Dentists wishing to provide NHS General Dental Services in Scotland, unless otherwise exempt, have to complete a vocational training ( VT) period of one year duration. Three-quarters of dentists who started working in Scotland after finishing VT in the UK were still in NHS Scotland six years later. If, however, they entered NHS Scotland from the EEA only 46% remained after six years. After 10 years more than half of vocational dental practitioners stayed in NHS Scotland. Currently approximately 10% of GDPs in Scotland qualified in the EEA but in recent years there is the beginning of a trend of these numbers reducing. Since the distribution of EEA dentists is skewed towards remote and rural areas, this is a concern for the future. We will continue to monitor trends in the profile of dentists via the biennial workforce plans.
Dental Care Professionals
The role of dental care professionals ( DCPs), also has to be taken into account when planning the dental workforce. Approximately 40 new dental therapists qualify every year. As the emphasis on care moves towards prevention and there is an increasing need to consider the on-going care of older people the more potential there is for greater involvement of DCPs particularly therapists. Direct Access to DCPs (instead of patients visiting a dentist first) may enable them to contribute significantly more than at present but legal challenges to introduce this arrangement will first have to be overcome.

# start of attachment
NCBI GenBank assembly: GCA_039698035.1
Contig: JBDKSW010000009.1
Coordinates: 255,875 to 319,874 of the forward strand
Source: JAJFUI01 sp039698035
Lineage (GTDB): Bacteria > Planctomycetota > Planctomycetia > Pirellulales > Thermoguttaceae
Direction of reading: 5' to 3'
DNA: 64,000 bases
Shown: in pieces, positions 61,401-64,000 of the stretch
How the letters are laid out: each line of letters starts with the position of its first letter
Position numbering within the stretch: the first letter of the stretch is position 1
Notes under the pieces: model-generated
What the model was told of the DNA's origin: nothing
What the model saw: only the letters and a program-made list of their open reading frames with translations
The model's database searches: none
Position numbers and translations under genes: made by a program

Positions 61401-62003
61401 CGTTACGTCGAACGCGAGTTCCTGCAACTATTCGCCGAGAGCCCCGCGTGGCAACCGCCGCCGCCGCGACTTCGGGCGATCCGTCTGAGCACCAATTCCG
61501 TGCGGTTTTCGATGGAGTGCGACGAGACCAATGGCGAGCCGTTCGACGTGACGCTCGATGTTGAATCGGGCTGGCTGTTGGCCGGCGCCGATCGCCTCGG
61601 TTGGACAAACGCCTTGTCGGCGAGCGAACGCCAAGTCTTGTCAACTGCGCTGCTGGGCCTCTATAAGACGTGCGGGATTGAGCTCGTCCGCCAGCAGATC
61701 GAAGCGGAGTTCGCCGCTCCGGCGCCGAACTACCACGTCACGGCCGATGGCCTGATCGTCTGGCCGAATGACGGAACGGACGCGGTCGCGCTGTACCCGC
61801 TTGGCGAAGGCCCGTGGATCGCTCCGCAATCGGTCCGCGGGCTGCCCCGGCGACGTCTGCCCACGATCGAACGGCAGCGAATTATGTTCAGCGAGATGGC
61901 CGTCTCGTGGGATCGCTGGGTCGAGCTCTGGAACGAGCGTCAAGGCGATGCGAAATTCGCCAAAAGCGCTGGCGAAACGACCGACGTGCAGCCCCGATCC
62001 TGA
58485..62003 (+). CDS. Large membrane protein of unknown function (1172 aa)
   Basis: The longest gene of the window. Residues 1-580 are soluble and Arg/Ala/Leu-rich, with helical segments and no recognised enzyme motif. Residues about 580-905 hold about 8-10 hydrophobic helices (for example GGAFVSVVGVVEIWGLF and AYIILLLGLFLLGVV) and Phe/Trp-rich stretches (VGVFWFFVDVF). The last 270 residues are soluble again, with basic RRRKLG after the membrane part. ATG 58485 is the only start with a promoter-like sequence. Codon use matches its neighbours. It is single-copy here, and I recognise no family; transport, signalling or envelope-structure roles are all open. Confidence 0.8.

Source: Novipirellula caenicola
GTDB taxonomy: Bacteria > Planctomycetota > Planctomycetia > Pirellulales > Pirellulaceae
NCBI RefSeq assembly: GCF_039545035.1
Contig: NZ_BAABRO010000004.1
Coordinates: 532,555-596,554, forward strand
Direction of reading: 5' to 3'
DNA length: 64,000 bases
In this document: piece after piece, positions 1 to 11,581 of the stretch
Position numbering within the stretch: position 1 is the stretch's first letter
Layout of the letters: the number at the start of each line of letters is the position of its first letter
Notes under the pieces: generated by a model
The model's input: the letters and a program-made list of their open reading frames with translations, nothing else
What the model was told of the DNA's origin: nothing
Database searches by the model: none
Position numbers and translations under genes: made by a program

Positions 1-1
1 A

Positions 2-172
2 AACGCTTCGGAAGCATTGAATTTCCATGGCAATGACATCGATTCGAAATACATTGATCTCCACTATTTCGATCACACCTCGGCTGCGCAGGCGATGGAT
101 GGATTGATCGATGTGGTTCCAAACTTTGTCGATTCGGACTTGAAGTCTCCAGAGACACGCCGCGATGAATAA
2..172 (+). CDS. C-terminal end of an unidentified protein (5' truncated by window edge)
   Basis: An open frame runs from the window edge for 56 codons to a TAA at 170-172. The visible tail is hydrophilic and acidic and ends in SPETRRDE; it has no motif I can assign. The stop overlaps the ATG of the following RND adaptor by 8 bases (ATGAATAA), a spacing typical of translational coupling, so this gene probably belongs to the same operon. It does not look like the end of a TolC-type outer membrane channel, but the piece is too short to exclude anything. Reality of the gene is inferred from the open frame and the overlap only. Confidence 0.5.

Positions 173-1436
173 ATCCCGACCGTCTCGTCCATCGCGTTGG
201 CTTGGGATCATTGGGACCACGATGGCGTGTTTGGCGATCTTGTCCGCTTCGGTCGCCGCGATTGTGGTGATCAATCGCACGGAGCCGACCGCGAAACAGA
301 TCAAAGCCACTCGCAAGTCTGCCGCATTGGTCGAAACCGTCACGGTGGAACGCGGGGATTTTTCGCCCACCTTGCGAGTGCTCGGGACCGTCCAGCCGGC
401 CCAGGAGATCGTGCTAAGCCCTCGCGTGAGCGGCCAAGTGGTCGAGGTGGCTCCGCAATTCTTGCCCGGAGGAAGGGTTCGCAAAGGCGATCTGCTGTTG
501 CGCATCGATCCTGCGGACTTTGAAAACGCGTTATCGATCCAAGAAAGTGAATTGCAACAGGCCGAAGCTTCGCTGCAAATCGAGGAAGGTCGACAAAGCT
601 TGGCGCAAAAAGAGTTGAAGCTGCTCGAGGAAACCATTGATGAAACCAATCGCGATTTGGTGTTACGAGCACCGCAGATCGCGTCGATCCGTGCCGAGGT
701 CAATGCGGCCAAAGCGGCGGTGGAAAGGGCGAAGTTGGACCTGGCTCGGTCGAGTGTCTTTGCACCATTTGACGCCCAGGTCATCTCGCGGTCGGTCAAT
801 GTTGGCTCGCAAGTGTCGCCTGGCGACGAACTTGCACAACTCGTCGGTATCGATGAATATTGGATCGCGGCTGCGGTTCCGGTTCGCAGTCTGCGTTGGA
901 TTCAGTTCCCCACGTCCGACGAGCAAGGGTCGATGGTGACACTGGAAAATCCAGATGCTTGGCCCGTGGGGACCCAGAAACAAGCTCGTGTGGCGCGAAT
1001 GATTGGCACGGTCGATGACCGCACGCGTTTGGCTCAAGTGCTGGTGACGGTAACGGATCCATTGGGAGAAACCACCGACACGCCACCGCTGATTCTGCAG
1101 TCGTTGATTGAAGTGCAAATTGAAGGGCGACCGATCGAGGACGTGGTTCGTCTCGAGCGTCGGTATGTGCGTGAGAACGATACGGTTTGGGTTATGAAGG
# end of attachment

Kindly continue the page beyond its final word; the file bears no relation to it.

Optometry plays a key role in the provision of community care. This has developed since the introduction of free NHS funded eye examinations in 2006, to the service being the first port of call for people with eye problems, helping to detect eye diseases early. More integrated care is being provided in local practices, with community optometry supporting pharmacy, GP, nursing, social care and third sector colleagues to help patients remain within primary care. The development of General Ophthalmic Services ( GOS) to support community eye care has reduced the burden on GPs and has allowed more patients to be discharged from the hospital eye service. Age is the greatest risk factor for developing eye conditions, and training is being developed to enable safe and high quality community care for patients with long-term ophthalmic conditions.